One problem with this is that for people who publish an email address
publicly (e.g. a discussion forum) and invite replies (e.g. asking for help)
should not expect all who try to help to register just to reach them.
I wrote EWL as my own personal C/R whitelisting system. It implements all of the features listed above (the source comments in main.cpp list many others). I ran it for several years, successfully reducing a spam load of thousands per week to about 10.
As of May 2006, I have surrendered the use of it because SORBS has blacklisted me. I installed the latest versions of the following Postfix recipient rules + sqlgrey + spamassassin and tuned them all, leaving me at about 100 spams per week, definitely worse than under C/R.
The problems involved in running it were:
Currently, it is postfix + sqlgrey + spamassassin 3.1 + me own whitelister, EWL, running in a purely local mode (no registration requests are actually sent as I have surrendered to SORBS). The local whitelisting overrides any false positives from spamassassin. The registration problem is minimal because any time I email a new person they are registered. Therefore I need to manually whitelist only those incoming addresses to whom I never reply.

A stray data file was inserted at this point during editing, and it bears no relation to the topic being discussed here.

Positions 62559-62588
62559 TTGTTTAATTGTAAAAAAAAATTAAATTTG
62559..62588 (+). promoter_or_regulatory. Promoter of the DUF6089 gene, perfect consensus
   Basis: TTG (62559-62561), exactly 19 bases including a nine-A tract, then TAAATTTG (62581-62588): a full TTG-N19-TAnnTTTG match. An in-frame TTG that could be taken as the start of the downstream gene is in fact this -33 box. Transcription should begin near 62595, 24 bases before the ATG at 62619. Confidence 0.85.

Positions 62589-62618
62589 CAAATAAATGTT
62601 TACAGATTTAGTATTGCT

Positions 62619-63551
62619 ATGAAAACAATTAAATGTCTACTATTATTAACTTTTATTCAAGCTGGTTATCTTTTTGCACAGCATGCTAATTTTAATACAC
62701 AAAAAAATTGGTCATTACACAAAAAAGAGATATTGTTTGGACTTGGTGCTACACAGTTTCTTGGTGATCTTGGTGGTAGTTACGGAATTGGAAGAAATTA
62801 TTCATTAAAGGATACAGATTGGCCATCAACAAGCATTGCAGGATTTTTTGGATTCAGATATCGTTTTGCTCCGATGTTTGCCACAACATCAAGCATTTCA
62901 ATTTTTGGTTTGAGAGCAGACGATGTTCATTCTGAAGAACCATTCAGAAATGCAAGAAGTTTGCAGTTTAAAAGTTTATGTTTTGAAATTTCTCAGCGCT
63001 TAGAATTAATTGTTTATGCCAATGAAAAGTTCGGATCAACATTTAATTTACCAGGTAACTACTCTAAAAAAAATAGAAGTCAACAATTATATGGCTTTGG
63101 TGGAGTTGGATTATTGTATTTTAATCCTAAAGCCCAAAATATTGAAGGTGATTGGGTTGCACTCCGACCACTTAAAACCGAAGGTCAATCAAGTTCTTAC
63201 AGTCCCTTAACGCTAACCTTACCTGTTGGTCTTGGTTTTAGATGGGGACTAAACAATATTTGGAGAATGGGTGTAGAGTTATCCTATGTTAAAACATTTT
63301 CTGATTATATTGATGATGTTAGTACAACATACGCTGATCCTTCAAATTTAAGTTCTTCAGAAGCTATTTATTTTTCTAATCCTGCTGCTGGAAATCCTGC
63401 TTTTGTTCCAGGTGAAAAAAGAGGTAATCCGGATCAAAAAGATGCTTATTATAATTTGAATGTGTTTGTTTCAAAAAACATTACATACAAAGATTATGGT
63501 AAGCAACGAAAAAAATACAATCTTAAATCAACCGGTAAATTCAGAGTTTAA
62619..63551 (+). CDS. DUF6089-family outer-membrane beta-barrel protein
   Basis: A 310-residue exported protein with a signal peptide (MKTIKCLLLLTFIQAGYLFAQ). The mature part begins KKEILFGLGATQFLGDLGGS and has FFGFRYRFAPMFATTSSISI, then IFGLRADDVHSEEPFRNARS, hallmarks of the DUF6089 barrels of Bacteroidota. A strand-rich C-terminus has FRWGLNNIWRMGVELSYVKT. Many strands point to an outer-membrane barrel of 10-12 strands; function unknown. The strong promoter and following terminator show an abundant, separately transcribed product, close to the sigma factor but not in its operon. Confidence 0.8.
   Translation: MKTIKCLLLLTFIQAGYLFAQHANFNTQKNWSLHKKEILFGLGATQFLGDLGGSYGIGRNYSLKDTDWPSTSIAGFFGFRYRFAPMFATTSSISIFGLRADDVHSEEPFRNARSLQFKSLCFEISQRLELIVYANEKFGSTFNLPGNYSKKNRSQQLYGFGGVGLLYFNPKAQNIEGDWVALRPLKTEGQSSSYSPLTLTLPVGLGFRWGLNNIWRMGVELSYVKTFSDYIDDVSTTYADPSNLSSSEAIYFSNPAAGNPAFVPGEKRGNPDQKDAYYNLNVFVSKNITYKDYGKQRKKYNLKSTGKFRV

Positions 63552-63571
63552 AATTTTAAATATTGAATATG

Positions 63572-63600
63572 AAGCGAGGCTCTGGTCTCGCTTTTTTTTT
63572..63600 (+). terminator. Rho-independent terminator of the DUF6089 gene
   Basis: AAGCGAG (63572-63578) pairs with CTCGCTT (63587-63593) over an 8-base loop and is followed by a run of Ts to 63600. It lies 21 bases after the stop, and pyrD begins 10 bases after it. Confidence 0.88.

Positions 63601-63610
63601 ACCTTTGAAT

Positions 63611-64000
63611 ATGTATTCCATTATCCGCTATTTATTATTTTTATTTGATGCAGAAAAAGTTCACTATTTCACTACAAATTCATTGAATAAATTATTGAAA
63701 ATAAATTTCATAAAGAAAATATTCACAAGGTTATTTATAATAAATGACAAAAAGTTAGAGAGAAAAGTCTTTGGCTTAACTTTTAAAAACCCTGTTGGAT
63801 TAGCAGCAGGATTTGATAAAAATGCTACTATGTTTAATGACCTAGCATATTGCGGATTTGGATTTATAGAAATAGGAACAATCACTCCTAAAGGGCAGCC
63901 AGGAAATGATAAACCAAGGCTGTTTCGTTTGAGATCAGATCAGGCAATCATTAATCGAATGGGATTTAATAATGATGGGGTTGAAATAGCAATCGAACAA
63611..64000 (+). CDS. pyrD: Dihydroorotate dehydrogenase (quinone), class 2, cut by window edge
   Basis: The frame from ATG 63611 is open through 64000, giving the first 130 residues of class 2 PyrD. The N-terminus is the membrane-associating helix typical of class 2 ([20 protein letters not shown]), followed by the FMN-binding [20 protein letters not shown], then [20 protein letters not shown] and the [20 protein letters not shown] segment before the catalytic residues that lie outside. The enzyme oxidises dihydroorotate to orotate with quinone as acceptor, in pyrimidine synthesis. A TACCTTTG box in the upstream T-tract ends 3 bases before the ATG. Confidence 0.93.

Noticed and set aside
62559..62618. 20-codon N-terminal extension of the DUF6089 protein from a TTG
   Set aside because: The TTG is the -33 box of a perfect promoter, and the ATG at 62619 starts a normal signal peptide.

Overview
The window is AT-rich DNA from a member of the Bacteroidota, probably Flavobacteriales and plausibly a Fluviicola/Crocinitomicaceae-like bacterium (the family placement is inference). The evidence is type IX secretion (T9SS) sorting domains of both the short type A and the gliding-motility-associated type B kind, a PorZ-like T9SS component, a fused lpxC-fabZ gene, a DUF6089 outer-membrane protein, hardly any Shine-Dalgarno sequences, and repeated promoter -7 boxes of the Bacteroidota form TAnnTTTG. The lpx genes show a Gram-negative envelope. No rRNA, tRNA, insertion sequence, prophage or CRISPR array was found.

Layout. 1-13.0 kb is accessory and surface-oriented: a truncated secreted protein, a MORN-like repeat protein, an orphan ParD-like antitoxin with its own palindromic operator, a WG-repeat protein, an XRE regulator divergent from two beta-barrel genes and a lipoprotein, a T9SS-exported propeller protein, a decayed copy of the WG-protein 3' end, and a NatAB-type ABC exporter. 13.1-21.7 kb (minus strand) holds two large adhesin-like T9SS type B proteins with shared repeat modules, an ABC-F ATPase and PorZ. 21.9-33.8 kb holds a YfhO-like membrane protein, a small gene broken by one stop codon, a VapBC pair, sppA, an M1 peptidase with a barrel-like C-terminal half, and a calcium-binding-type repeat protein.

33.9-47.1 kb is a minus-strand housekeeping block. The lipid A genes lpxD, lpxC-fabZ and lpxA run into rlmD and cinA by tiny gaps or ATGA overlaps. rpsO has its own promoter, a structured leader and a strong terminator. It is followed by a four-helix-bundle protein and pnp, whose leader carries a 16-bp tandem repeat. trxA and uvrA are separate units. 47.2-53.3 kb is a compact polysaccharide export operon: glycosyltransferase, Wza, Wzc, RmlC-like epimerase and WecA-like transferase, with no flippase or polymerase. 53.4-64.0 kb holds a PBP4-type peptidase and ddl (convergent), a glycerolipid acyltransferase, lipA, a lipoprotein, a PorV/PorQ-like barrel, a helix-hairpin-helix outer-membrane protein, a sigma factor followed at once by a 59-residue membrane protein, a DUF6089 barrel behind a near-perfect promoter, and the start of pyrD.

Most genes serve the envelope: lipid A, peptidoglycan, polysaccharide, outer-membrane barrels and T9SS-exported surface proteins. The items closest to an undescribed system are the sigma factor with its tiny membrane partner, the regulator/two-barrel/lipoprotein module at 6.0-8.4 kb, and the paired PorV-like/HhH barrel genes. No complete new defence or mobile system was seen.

The whitelist override guarantees that everything in inbox is from a whitelisted sender and any whitelisted sender will be seen no matter the spamassassin score. I check inbox frequently. spamlite gets checked weekly for possible new correspondents. That amount of spam which sneaks past sqlgrey and spamassassin is ignored at this time. The point is that I never tolerate spam clogging my inbox until I am ready to address it, at the cost of new correspondents possibly getting a delayed response.
Neither sqlgrey nor spamassassin installed in any direct way on Fedora Core 4 (Red Hat) linux. I include my install notes here.